Here we are again. A new year, a new January, but business as usual, as the month notorious for being the Hollywood dumping ground of terrible films gears up for another wintery blast of mediocrity. The first release of the year, Underworld: Blood Wars notably rose above the dregs with its reinvigoration of a tired formula. So the burden falls to The Bye Bye Man, a curious blend of Candyman and Insidious, whereby conjuring a demon can lead to a hasty demise. And it’s only too happy to oblige, teasing an original, complex concept in the first few scenes, only to succumb to the weight of its duty as January fare, unambiguous, cheap, crowd-pleasing, cliché-ridden, PG-13 horror.
For a while The Bye Bye Man does not act like the derivative January horror release that it ultimately becomes. Opening with an auspicious long take tracking shot that follows a deranged man to and from a house in the 1970s, spraying bullets while shouting “don’t think it, don’t say it,” the film then jumps forward in time to the present where three college friends, a couple and a third wheel, are renting a house near campus that may be haunted. Cursed objects like an old fashioned coin that keeps falling to the floor, scratching sounds outside late at night, a pair of creepy eyes that peer out from a crawlspace, and a robe on a hook that occasionally seems like someone or something is inside it, accompany our main character’s nightmares of an ominous train going nowhere and suspicions that his girlfriend and best friend are cheating together, all pointing to a screenplay by Jonathan Penner grasping at many different threads just within reach. And director Stacy Title navigates the story very effectively, relying on cheap jump scares a few times, but mostly clocking its rhythms with an eye towards a big reveal built on tiny, disparate, escalating pieces. Who is the Bye Bye Man? What are the rules surrounding his appearance? What are his limitations? While perhaps not answering these questions satisfactorily, the film’s engine runs primarily on the notion that these answers do exist, and so the film is elevated above its run-of-the-mill contemporaries, which are void of any such logic.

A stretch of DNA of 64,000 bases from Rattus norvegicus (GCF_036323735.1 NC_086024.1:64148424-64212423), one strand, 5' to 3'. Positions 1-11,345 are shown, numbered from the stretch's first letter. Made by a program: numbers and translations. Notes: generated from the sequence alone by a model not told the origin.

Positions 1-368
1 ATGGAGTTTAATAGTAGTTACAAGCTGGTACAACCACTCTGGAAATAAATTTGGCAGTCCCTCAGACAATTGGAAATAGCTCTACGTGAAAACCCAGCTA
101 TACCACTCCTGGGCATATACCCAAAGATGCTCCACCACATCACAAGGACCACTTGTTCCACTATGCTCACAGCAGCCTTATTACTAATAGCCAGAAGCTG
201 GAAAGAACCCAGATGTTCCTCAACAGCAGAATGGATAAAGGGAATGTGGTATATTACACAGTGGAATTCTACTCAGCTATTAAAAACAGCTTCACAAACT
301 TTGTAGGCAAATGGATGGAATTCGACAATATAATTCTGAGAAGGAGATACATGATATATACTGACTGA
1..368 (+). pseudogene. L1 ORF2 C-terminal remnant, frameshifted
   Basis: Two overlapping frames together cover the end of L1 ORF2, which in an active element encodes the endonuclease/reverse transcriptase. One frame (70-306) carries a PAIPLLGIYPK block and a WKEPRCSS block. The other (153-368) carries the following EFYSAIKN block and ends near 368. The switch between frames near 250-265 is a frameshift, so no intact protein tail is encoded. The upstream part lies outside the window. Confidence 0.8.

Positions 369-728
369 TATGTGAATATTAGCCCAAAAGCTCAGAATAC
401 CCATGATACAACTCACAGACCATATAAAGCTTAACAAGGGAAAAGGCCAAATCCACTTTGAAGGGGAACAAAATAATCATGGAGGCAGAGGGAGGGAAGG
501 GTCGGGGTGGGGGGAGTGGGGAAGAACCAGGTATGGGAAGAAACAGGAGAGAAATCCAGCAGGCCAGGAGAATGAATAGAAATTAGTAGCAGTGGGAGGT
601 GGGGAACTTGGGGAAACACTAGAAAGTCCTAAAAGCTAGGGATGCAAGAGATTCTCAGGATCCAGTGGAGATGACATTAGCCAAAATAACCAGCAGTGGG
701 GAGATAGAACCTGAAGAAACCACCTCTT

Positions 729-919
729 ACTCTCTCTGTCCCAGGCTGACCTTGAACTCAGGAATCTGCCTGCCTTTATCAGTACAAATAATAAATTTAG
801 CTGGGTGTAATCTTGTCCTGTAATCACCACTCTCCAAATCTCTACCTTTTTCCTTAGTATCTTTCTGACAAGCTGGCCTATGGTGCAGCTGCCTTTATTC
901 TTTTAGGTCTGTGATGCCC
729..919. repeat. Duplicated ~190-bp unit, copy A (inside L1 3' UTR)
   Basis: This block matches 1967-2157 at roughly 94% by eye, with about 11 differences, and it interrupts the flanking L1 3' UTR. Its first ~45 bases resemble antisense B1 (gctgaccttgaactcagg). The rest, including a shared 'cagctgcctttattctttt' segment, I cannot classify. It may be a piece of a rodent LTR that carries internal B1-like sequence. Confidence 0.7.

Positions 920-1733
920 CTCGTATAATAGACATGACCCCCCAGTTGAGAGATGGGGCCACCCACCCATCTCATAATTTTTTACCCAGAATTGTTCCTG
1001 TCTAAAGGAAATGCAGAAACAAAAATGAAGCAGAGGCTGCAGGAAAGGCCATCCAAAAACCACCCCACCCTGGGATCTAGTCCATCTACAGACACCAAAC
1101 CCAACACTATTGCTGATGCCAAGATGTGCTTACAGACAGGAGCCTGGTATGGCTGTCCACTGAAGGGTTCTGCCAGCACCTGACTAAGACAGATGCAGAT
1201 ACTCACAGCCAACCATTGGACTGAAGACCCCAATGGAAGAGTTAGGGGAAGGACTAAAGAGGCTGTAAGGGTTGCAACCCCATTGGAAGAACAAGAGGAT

The moment of its undoing, however, comes at the significant point in all horror films where character curiosity and intrigue over what is happening becomes conviction and belief, and enough of the puzzle pieces have been put together to auto pilot the story to its end. There is a gigantic leap here, which defies credulity, a tremendous amount of plot occurring in the span of a few minutes, with back-to-back moments of violence, and the introduction of a new detective character (an always welcome Carrie-Anne Moss) who distracts from the pivotal moment by trying to pull it back into an exposition phase it has so clearly already left. All of a sudden The Bye Bye Man’s reach exceeds its grasp, perhaps betrayed by Title’s wide casting of the net, and her incremental reveals in the first hour, when at last it just wants to become like every other bad horror film lately, and coast through to the finish line. It ends too quickly, everything gets wrapped up, a possible sequel is teased, and things just start falling into place, as if everyone involved lost track of time and only had twenty minutes to vacate the set.
What is most successful about The Bye Bye Man is the intrigue surrounding the titular character. Penner’s screenplay echoes shades of Clive Barker, in that his boogeyman takes more of a backseat, acting as facilitator, and exploiting the weaknesses and fears of his human subjects that orchestrate their own demise. The first half teases a great, expansive mythology to be explored, but sadly he crams everything into the outline of a rote, one-off that targets the wrong audience, guided no doubt by budget concerns and short attention spans, while leaving everyone else unsatisfied, and feeling cheated at their earlier investment. The Bye Bye Man needed another half hour to smooth over its tonal transitions, or else it should have recoded the last few reels more ambiguously, following through with the scattershot wonder Title explored in the beginning, and finding a more emotional resolution to the story instead of getting bogged down in ticking off its checklist of loose ends. It takes a story with a kernel of inspiration, and cheapens it, makes it something I really don’t ever want to watch again, or care to see further explored in a sequel, which based on box office returns, will never happen. The Bye Bye Man is just another example of something that could have been, reduced to the dust that collects on the first quarter dump bin of cinema, tossed off and soon to be forgotten. If not already.
The Verdict: Pan